HOMILY FOR XXVIII SUNDAY IN THE ORDINARY TIME – YEAR C (28TH SUNDAY) 9TH OCTOBER







HOMILY FOR XXVIII SUNDAY IN THE ORDINARY TIME YEAR C (28TH SUNDAY) 9TH OCTOBER

 

BY: Fr. Precious Ezeh

 

HOMILY THEME: THE OTHER NINE, WHERE ARE THEY?

?2Kings 5:14-17
?Ps. 98:1.2-3.4
?2Tim. 2:8-13
?Luke 17:11-19

The gospel pericope today presents a unique narrative with several points of interest. Looking at the first reading and the gospel, what stands out clearly is the healing power of God and the positive response elicited from the one healed. Luke is the only Evangelist who records the healing of the ten lepers by Jesus. The corresponding narratives found in the Synoptics (Matt. 8:2-4 and Mark 1:40-45) where Jesus healed a certain leper share a few common features but are majorly at variance with Luke’s account. Luke’s account of the ten lepers has a lot in common with the first reading of today, which is the narrative of the healing of Naaman in 2Kings 5:14-17. The parallels in the two readings are unmistakable. The two groups in the readings have cases of leprosy; a disease which apart from the anomaly in the physical appearance also has social and religious ramifications. According to Jewish Law, the victims of leprosy were ostracized socially according to Law and were not fit to make sacrifices since the disease was considered a divine punishment. Secondly, in both narratives, there was no instant healing, rather they were given instructions which they obeyed and were healed in the process, thirdly the note of thanksgiving is occasioned in the return of the one to Jesus and Naaman to the prophet Elisha respectively, fourthly the expression of faith by proclamation of God’s glory by the healed. And finally, in the gospel, while Jesus declares salvation for the Samaritan on account of his faith, Naaman aspires to it by declaring to worship Israel’s God all his life.

 

The usual points of interest in leprosy narratives in the Bible include the strong connection between the disease of leprosy and Sin. As leprosy dissociates one from others socially, so does Sin dissociate one from God spiritually. Again, anyone healed of leprosy is sent to the temple where the priest alone has the power to declare him clean and offer the appropriate sacrifices. Jesus affirms the power of the priests to absolve and to declare one clean by sending the ten lepers to the priest even knowing he could heal them at once. As they went, all ten were made clean. However, Luke records that one of them seeing that he had been made clean turned back praising God. In Luke, praising God is always the response to divine healing. Again, there is a great connection between sight and insight. Even though what transpired was physical, the question found begging is, could the other nine not have perceived it? But certainly one did, and he returned back to Jesus praising God. Jesus’s reaction was as though he expected them back to him instead of proceeding to the temple as he instructed. By this reaction the Evangelist showed him at the same time to be the living temple, the Great High Priest and the fulfillment of the law. The unveiling of the identity of the one who came back was strategic. The Evangelist firstly showed his stark disappointment in the others, who presumably could be Jews before asserting that the one who came was a Samaritan. He was not even a child of Abraham but earned not only healing from Jesus, but salvation.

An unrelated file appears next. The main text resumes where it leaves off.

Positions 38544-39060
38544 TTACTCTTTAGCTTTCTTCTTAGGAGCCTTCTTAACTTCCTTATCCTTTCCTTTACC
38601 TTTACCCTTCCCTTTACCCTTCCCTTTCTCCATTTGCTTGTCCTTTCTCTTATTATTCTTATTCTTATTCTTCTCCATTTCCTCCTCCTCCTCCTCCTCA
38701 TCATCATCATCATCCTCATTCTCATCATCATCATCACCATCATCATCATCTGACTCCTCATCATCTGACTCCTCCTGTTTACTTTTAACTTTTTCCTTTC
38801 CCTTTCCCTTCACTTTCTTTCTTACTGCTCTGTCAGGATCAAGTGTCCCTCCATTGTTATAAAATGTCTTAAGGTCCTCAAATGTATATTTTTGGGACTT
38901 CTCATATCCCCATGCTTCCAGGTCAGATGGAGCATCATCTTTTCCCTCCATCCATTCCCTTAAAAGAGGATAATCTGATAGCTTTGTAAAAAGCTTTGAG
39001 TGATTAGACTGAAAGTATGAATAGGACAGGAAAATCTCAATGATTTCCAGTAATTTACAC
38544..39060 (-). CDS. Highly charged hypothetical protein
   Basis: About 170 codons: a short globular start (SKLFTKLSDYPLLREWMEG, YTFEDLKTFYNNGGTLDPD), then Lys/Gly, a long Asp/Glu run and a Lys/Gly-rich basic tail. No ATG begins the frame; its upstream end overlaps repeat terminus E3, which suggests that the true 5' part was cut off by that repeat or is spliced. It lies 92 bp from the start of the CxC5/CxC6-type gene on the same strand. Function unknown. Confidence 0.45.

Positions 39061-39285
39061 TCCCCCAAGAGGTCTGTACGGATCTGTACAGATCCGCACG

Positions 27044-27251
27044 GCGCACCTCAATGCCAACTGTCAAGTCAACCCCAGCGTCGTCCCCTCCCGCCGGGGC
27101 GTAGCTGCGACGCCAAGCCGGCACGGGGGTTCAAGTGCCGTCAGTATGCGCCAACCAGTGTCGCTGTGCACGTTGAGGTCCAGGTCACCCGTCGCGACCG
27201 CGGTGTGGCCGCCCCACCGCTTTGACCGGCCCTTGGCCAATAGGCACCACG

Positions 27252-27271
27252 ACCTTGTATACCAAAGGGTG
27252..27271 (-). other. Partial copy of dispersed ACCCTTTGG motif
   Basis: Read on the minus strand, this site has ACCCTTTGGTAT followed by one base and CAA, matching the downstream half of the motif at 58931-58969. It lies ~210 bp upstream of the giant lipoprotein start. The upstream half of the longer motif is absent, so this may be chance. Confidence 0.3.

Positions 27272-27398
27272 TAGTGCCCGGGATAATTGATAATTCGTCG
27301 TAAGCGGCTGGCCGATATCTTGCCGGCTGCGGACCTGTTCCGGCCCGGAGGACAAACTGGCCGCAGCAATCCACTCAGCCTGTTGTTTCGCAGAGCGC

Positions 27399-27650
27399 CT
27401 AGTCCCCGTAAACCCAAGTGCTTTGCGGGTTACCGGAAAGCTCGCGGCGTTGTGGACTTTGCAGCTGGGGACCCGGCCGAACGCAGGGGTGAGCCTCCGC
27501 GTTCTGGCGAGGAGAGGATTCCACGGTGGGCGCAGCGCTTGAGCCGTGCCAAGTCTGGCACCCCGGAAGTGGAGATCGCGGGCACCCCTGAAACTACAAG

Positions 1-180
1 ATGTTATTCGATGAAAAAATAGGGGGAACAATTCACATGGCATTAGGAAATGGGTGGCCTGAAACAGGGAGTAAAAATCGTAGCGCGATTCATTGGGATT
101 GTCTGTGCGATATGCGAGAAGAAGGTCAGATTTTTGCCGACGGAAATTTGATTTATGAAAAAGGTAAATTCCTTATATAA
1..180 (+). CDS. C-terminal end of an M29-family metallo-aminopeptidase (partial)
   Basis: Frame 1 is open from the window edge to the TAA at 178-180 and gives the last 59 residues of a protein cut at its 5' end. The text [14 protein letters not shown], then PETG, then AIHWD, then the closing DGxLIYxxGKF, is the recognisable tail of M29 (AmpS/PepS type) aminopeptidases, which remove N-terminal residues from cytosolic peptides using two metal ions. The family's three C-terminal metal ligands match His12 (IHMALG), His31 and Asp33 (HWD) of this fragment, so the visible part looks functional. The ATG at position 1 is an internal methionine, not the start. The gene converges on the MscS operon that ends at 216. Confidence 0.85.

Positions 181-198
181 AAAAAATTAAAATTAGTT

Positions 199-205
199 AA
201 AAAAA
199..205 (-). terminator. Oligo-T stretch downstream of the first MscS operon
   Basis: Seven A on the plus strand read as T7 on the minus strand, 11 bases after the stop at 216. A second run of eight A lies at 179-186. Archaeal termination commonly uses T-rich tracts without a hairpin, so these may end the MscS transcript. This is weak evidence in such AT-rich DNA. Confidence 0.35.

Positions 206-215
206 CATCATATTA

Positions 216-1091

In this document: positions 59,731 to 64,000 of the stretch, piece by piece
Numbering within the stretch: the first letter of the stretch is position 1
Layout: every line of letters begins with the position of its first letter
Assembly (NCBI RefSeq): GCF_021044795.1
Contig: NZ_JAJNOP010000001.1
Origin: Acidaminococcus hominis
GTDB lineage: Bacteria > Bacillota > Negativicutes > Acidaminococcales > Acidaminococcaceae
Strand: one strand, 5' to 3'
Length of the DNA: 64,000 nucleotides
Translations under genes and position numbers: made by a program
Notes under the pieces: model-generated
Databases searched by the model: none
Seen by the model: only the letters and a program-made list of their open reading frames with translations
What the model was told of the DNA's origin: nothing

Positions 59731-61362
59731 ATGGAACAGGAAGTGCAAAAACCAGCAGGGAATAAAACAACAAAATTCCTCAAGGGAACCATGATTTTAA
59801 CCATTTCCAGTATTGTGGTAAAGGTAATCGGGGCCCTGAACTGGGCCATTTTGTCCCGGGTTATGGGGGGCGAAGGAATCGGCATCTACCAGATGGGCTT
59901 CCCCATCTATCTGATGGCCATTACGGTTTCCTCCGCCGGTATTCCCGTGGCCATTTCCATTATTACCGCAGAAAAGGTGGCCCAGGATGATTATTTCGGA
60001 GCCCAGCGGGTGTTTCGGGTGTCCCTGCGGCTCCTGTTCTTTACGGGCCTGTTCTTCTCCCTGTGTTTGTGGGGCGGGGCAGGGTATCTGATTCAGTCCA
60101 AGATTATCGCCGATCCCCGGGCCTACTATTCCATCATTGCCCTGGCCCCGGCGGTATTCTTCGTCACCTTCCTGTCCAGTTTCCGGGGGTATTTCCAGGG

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What the other nine lepers did is not far from the way of life of today’s Christians. Everyone remembers to cry to God for help but only a few return to God after they have received favours. Only a few are found praising God or coming back to the feet of Jesus. Thanksgiving should be the normal life disposition of every Christian. Over and above God’s favours, Paul tells us (1 Thes. 5:18) to give thanks in all circumstances as it is God’s will for us. Jesus never stopped giving thanks to the Father. When he had five loaves and two fish to feed 5,000, he offered thanks (Matt. 14:13-21), when Lazarus was still in the tomb he thanked the Father for answering him (John 11:41), when his audience were disoriented he thanked the Father for unveiling secrets of the kingdom to children (Matt.11:25), and while he offered his body and blood as bread and wine, he gave thanks (Luke 22:19). Things must not be all rosy before we give thanks. As the bible did not give reasons why the nine went away so do many Christians for several reasons leave God after His mercies. May we all find our way to the feet of Jesus in thanksgiving. And may we all learn to appreciate those who are of help to us. I pray that these words may yield fruits of eternal life, amen.

HOMILY FOR XXVIII SUNDAY IN THE ORDINARY TIME YEAR C (28TH SUNDAY) 9TH OCTOBER

 

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